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Verizon service could turn millions more vehicles into connected cars

Verizon service could turn millions more vehicles into connected cars

Verizon Vehicle can be added to virtually any car made since 1996

The owners of more than 200 million cars in the U.S. will be able to monitor their vehicles and get roadside assistance through a service Verizon will offer in by mid-year for US$14.99 per month.

The Verizon Vehicle service won't even require a cellphone: It will run off a dongle that plugs into the standard OBD2 (on-board diagnostics) port found in almost every car made since 1996. The driver will hear alerts and talk with assistants through a small device clipped to the visor. As an option, they can get diagnostic alerts sent to a phone on any carrier's network, and there will also be an optional smartphone app.

Automakers, mobile vendors and carriers are all working on advanced vehicle systems for everything from in-car information and entertainment to self-driving vehicles. Verizon itself has connected-car partnerships with car makers including Mercedes-Benz, Toyota, Volkswagen and Hyundai.

Verizon Vehicle is more low-tech and aimed at a broad market. The first version of the system doesn't even use Verizon's LTE network, instead relying on older CDMA technology. But Verizon says the service could be added to more than 200 million vehicles across the U.S. All cars and light trucks sold in the U.S. since 1996, including all-electric vehicles, are required to have an OBD2 port.

The company announced Verizon Vehicle at an event on Tuesday at the North American International Auto Show in Detroit.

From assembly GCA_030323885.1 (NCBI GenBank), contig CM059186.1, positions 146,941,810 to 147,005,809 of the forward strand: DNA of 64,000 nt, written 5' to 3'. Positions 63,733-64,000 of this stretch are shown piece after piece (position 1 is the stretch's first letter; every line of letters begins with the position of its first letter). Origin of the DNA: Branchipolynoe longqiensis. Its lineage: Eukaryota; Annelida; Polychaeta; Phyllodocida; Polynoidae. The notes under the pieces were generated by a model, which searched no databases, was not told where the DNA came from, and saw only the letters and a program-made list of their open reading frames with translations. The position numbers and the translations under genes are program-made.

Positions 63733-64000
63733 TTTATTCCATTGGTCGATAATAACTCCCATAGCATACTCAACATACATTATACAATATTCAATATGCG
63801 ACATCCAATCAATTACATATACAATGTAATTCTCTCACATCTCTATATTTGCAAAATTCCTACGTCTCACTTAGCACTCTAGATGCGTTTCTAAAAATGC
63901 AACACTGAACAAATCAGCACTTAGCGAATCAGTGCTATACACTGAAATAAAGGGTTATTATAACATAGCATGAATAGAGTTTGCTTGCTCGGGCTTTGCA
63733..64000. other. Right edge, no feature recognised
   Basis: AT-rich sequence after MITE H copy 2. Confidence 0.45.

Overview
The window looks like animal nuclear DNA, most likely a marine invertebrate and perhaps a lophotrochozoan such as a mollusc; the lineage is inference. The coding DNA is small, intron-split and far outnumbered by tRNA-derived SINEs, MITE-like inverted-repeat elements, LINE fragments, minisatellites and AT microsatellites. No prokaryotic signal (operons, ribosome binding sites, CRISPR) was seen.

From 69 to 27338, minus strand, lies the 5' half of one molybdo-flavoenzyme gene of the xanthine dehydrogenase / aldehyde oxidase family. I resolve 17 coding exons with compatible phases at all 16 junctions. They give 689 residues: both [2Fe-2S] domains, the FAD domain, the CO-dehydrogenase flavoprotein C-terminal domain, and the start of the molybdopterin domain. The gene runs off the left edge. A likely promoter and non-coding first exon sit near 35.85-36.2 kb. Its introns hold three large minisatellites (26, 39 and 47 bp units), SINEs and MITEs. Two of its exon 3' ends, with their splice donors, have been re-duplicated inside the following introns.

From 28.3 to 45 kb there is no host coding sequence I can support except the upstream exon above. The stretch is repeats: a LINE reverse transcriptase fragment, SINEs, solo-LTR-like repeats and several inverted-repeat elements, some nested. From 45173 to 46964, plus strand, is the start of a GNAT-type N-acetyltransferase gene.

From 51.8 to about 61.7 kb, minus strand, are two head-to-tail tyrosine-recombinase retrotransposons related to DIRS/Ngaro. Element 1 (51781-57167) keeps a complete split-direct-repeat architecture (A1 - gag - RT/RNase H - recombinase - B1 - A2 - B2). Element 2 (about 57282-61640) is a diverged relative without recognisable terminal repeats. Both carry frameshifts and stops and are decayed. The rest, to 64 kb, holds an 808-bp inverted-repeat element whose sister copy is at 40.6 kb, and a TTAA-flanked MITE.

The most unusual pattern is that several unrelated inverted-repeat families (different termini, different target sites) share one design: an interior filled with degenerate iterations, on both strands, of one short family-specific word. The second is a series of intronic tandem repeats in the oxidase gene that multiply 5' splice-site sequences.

"With what we're announcing this afternoon, we will empower the millions of drivers who have been locked out of the digital revolution," said Andres Irlando, CEO of Verizon Telematics.

Verizon Vehicle is similar to the OnStar service built into more than 5 million General Motors vehicles, 90 percent of which are connected via Verizon's cellular network, according to Mike Peterson, general manager of the OEM line of business at Verizon Telematics. The critical difference is that Verizon Vehicle is an add-on technology, so it can be used in many more vehicles.

Service features will include roadside assistance for towing or immediate repairs, an automated call system for emergency response in case of a suspected accident, a one-button voice connection to a live agent for emergency aid, a hotline to a certified auto mechanic, maintenance alerts, and location assistance for stolen vehicles.

The in-car hardware is included in the price, which can be either $14.99 per month or $179 per year, Peterson said. That includes unlimited roadside assistance. The two devices come automatically paired to each other, and the subscriber just has to set up an account online. To get text alerts to a phone, they just need to provide the phone number in that account, Peterson said.

Verizon Vehicle will go on sale directly from Verizon in the second quarter and through retailers by the end of the year, Verizon says.

Stephen Lawson covers mobile, storage and networking technologies for The IDG News Service. Follow Stephen on Twitter at @sdlawsonmedia. Stephen's e-mail address is stephen_lawson@idg.com

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